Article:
Coastal and Marine Mercury Ecosystem Research Collaborative(C-MERC)
Sources to Seafood looks at the pathways and consequences of mercury pollution across marine systems by drawing on findings from the C-MERC papers, scientific literature and data from a range of marine systems and coastal basins.
The Minimata Convention for Mercury is a Global Treaty that reduces mercury emissions and releases and was formally adopted as international law on October 10, 2013.
C-MERC Applauds Bill to Track Mercury Pollution
Dartmouth's C-MERC applauds the introduction of the Comprehensive National Mercury Monitoring Act, bipartisan legislation introduced by U.S. Senators Susan Collins (R-ME) and Thomas Carper (D-DE) on September 19, 2013. As detailed in the following Dartmouth Press Release, this legislation would create a new comprehensive mercury monitoring program across the U.S. with sites that would measure mercury levels in air, water, and living organisms. The introduction of this bill is especially timely given that the global treaty on mercury, the Minamata Convention on Mercury, is scheduled to be adopted and opened for signature in October.
In 2012, C-MERC authors published a series of scientific papers in the journals Environmental Research and Environmental Health Perspectives that elucidated key processes related to the inputs, cycling, and uptake of mercury in marine ecosystems, effects on human health, and policy implications. Sources to Seafood looks at the pathways and consequences of mercury pollution across marine systems by drawing on findings from the C-MERC papers, scientific literature and data from a range of marine systems and coastal basins. The report examines mercury sources, pathways, and inputs for the Hudson River Estuary, San Francisco Bay, Gulf of Mexico, Long Island Sound, Chesapeake Bay, Gulf of Maine, Arctic Ocean, and the open ocean.
Background on C-MERC
In 2010, the Toxic Metals Superfund Research Program at Dartmouth College brought together a group of 50 scientists and policy stakeholders to form C-MERC, the Coastal and Marine Mercury Ecosystem Research Collaborative. The goal was to review current knowledge - and knowledge gaps relating to a global environmental health problem: mercury contamination of the world's marine fish. C-MERC participants attended two workshops over a two-year period and in 2012, C-MERC authors published a series of scientific papers in the journals Environmental Research and Environmental Health Perspectives that elucidated key processes related to the inputs, cycling, and uptake of mercury in marine ecosystems, effects on human health, and policy implications.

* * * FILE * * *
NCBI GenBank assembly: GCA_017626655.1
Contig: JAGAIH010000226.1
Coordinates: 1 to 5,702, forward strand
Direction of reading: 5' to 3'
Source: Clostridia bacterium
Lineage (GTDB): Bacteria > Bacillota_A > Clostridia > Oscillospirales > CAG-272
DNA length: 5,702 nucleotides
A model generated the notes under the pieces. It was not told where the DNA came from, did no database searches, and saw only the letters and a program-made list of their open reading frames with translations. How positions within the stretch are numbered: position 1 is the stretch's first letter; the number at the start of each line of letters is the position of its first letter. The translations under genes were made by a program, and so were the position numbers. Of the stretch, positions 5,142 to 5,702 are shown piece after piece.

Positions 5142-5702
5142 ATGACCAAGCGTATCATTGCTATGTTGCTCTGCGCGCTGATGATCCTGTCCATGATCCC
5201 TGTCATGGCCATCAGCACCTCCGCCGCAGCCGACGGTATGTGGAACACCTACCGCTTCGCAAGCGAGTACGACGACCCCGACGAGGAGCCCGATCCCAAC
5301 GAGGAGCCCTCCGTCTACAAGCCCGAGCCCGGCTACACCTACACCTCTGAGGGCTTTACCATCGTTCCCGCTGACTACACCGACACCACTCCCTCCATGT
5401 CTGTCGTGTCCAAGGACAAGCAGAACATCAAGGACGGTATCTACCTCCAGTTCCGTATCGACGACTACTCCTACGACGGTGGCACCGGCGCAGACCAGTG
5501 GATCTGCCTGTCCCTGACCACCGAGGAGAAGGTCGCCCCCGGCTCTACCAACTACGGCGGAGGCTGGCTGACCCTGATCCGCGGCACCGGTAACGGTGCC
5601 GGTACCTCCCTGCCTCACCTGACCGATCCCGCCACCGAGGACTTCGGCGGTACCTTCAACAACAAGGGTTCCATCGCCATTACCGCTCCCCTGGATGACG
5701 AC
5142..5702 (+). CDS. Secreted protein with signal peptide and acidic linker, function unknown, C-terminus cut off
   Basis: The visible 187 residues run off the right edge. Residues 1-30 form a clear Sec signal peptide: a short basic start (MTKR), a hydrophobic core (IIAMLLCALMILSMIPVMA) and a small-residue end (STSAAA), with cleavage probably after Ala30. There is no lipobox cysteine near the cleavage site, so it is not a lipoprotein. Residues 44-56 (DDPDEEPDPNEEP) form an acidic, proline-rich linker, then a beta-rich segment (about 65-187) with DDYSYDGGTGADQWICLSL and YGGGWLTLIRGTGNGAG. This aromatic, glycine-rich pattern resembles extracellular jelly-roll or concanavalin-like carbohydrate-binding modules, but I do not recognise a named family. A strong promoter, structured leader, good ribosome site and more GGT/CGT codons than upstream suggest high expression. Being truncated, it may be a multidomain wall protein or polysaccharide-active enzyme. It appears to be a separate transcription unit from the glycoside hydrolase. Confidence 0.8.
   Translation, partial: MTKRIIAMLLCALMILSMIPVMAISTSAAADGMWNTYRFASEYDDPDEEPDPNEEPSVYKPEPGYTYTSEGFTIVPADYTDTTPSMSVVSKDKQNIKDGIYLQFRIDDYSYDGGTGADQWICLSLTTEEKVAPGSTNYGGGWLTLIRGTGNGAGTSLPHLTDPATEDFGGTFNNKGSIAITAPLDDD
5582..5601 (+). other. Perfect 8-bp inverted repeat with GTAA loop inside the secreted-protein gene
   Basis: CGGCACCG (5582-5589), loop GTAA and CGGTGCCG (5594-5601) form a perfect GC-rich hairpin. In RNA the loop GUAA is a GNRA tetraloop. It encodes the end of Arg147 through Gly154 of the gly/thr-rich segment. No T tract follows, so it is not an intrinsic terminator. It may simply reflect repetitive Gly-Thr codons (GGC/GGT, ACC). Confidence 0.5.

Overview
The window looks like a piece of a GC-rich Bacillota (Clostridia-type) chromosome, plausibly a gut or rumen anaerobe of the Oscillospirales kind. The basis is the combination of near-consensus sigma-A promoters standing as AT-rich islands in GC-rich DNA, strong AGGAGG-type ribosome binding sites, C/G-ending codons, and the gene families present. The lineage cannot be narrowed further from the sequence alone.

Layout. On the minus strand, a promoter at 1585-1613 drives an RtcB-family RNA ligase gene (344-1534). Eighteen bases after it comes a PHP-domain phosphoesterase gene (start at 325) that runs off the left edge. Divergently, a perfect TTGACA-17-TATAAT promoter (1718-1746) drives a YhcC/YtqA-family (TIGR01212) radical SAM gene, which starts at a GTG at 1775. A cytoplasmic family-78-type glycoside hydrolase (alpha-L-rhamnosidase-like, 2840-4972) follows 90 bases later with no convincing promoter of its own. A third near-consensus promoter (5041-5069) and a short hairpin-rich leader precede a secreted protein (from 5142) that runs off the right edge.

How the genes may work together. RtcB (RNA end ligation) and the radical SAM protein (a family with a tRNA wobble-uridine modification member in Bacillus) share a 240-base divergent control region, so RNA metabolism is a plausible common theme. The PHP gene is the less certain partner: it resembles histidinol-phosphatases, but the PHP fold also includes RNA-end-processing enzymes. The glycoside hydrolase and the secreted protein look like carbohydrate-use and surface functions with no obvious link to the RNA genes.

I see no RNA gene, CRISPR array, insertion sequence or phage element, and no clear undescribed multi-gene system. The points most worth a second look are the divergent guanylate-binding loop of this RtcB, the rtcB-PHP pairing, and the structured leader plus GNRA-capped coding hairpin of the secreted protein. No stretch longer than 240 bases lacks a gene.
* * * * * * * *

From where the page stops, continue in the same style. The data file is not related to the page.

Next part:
The resulting 11 papers cover six ocean regions, consider the additional factors affecting mercury cycling in ocean systems, provide a discussion of the related policy, and discuss low level effects on human health and fish consumption advice. These papers are synthesized in the report Sources to Seafood: Mercury Pollution in the Marine Environment, which will inform policies being considered at regional, national, and global levels.
Two inter-related, invitational workshops (the first of which was held in Portsmouth, NH September 8-10, 2010 and the next in Halifax NS on July 23, 2011) allowed researchers and policymakers to gather and synthesize knowledge about mercury in marine systems, focusing on seven ocean systems and a range of emerging global mercury topics. The meetings were working sessions which included the development of questions from policymakers to be addressed as part of the development of the scientific synthesis papers on mercury in marine environments. Scientists involved with mercury deposition, biogeochemical cycling, trophic transfer, ecotoxicology, and human health related research connected with policy stakeholders from EPA, NOAA, FDA, industry and NGOs to examine the implications for human exposure, public health and related issues pertaining to national and global mercury policy.
Several C-MERC papers were included as part of a special session during the 10th International Conference on Mercury as a Global Pollutant and C-MERC will be highlighted during the 11th International Conference on Mercury as a Global Pollutant.
Despite the significant connection between the bioaccumulation of mercury in marine food webs and dietary consumption of fish by humans, many important uncertainties and gaps exist in our understanding of the sources of methylmercury in marine systems and the pathways to human exposure. Our original objectives were:
1) To develop a network of scientists who study the distribution and controls of mercury in water, sediment, and the food web (including humans) in marine systems.
2) To facilitate communication between stakeholders and scientists about the important mercury questions relevant to environmental health policy.
3) To provide a forum for mercury scientists to communicate their results with other investigators and facilitate the exchange of information between environmental geochemists, biologists, engineers, ecotoxicologists, and epidemiologists.
4) To identify key questions about mercury in marine systems and exposure to humans via seafood consumption to facilitate the analysis of existing data to address those questions.
5) To identify a series of proposed manuscripts and applicable data sets addressing key questions, which will provide the foundation for publication of a special issue of a peer-reviewed journal.
The Collaborative is modeled after workshops held in 2006 by Dartmouth's Toxic Metals Superfund Research Program, which focused on identifying research and monitoring needs for mercury in marine ecosystems and which resulted in several publications, including a special volume of EcoHealth devoted to methylmercury and papers in Environmental Health Perspectives.